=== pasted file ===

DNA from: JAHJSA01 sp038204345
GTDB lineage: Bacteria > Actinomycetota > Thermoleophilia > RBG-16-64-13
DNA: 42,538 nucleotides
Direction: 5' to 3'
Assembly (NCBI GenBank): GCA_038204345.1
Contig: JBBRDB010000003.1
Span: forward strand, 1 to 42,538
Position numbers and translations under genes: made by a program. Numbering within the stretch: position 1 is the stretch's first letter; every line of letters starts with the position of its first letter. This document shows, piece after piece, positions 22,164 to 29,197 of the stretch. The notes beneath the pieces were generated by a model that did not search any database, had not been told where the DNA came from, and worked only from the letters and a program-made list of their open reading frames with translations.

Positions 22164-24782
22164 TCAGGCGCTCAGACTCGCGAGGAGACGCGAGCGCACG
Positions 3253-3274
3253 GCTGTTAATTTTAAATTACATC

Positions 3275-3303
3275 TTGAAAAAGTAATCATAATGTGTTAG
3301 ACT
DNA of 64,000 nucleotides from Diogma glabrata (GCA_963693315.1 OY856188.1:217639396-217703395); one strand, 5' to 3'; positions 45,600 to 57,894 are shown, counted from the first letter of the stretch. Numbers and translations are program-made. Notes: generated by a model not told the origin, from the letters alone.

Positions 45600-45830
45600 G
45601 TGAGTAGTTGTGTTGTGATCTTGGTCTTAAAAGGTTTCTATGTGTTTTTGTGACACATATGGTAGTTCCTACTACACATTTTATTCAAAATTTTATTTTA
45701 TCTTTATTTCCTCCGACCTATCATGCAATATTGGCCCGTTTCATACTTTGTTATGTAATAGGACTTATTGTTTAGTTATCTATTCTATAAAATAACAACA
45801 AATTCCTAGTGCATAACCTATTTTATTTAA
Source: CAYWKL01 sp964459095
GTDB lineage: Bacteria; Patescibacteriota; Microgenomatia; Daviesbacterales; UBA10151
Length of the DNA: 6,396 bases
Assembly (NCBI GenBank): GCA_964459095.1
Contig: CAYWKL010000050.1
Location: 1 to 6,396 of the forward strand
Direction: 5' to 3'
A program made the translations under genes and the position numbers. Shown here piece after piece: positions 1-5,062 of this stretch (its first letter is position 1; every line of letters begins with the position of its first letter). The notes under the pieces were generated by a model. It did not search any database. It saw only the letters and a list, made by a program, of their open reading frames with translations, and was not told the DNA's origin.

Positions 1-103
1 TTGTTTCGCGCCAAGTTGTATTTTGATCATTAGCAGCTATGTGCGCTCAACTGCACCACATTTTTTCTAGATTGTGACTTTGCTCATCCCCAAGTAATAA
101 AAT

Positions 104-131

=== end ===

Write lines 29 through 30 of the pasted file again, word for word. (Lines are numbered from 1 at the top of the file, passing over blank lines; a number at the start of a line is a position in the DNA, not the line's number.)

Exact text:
A program made the translations under genes and the position numbers. Shown here piece after piece: positions 1-5,062 of this stretch (its first letter is position 1; every line of letters begins with the position of its first letter). The notes under the pieces were generated by a model. It did not search any database. It saw only the letters and a list, made by a program, of their open reading frames with translations, and was not told the DNA's origin.

Positions 1-103